It’s not an easy task to translate vibrant comic book stories to motion picture. Many studios have tried in the past but very few found immense success. For every Superman quality film, there were many more up to the standard of Supergirl or Howard the Duck, so to speak. Making a single comic book movie that is fun, exciting, appeals to both the long-time fans and casual viewers, and can turn a huge profit is a daunting task in itself. Keeping it going as a series is even harder. Attempting to craft a massive, interconnecting cinematic universe is a concept so impossible sounding that it’s easy to laugh it off as folly.
With over six billion in revenue and a cushy place as the number two movie franchise in history (and still climbing), Marvel Studios has proven that the impossible can be reached. They have set a standard that DC is just now desperately trying to meet by cramming the still untitled Man of Steel sequel with its biggest heroes. With so much success under its belt, the Disney owned company is permitted to take some impressive risks. Perhaps the biggest gamble of all was bringing the Marvel Cinematic Universe to living rooms by creating a serialized program based on the mysterious global protector known as S.H.I.E.L.D. The aptly titled Agents of S.H.I.E.L.D. was created to enhance the experience of fans while also not involving itself with the big properties too much to become derivative. It had to both use and not use the material available to it, while simultaneously creating an independent program that can stand on its own accord.
Agents of S.H.I.E.L.D. had a really bumpy start when it first rolled out last September. The unstoppable hypetrain gave the premiere very high ratings and a ton of buzz. Then the numbers started dropping at a steady pace, finally plateauing with a viewership that wasn’t even half of what it had at the start. For many, the show lacked the depth it needed to keep them interested. Most of the episodes in the early months focused on disparate plots that were seemingly tied to one episode at a time. Whatever was the big issue one episode was practically forgotten the next for another “enemy of the week.” Throughout this early period, the show danced around the mystery of Phil Coulson’s (Clark Gregg) survival to the point of frustration. The main characters, specifically Grant Ward (Brett Dalton), weren’t particularly engaging when left to their own devices either.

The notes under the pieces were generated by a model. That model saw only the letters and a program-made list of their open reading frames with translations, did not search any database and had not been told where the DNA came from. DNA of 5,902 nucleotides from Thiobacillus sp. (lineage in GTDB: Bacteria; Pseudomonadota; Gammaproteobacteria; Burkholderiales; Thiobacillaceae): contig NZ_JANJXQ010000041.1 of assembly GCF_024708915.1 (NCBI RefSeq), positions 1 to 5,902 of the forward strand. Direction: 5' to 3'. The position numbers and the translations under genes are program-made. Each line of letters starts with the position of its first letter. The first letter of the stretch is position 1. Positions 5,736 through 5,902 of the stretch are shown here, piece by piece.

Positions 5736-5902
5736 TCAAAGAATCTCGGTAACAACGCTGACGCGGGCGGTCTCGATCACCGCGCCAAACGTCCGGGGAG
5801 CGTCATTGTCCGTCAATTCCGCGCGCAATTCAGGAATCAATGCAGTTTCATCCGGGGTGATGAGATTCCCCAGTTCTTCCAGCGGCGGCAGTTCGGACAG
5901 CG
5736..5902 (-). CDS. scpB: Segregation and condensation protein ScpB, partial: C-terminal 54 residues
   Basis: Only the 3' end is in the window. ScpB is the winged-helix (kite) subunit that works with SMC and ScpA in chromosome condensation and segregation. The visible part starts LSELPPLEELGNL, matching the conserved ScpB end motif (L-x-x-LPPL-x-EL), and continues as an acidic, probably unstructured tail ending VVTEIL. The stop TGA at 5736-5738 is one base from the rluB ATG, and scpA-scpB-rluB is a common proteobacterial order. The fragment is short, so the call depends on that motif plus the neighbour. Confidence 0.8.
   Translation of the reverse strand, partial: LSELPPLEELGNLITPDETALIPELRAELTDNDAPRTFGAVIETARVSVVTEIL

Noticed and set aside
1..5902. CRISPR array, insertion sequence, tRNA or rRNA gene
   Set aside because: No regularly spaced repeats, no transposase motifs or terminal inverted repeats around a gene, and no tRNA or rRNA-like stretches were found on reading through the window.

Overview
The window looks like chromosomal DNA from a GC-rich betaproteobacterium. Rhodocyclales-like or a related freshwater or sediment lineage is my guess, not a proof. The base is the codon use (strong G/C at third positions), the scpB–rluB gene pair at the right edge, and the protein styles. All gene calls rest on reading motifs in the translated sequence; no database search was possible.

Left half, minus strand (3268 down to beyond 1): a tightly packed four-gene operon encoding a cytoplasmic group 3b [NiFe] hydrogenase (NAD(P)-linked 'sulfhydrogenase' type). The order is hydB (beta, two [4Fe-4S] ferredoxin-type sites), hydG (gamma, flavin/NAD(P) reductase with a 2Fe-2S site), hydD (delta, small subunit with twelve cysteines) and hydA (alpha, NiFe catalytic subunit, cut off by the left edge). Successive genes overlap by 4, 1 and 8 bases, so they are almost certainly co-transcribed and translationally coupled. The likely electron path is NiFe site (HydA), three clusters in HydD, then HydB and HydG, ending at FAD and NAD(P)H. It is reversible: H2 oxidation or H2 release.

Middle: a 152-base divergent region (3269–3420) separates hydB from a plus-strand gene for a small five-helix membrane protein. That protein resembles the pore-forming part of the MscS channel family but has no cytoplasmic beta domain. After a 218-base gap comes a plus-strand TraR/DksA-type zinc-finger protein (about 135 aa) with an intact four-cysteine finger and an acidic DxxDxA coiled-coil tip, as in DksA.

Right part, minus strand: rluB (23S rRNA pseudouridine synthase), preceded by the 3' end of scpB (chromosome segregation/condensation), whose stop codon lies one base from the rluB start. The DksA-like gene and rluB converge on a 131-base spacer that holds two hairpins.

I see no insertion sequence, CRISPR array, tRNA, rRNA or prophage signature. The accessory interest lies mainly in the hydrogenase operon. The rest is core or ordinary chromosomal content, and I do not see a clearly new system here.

There were also some heavy growing pains in the show’s infancy. It really wanted to be something huge but it bumbled on its means to do so. Most of the early episodes lived in The Avengers’ shadow with references to Marvel’s most profitable film dropped repeatedly throughout. You couldn’t go a single moment without hearing someone say “New York changed things” or “That battle was especially tough on this person.” It’s easy to see why writers felt the need to do this. The Avengers went on to become the third highest-grossing movie in history. Obviously the general public would understand the references. Yet it happened so often it actually held the show back. Even “The Well,” an episode intended to tie into Thor: The Dark World, was a failure. Similarly, the show was exceptionally light on any references to the available decades worth of source material. It created entirely original villains and conflicts, which were all well and good for television, but it’s merely a fraction of what the show could do. This was most likely done to prevent the show from becoming one glorified, hour long easter egg for comic aficionados while the general public is kept in the dust.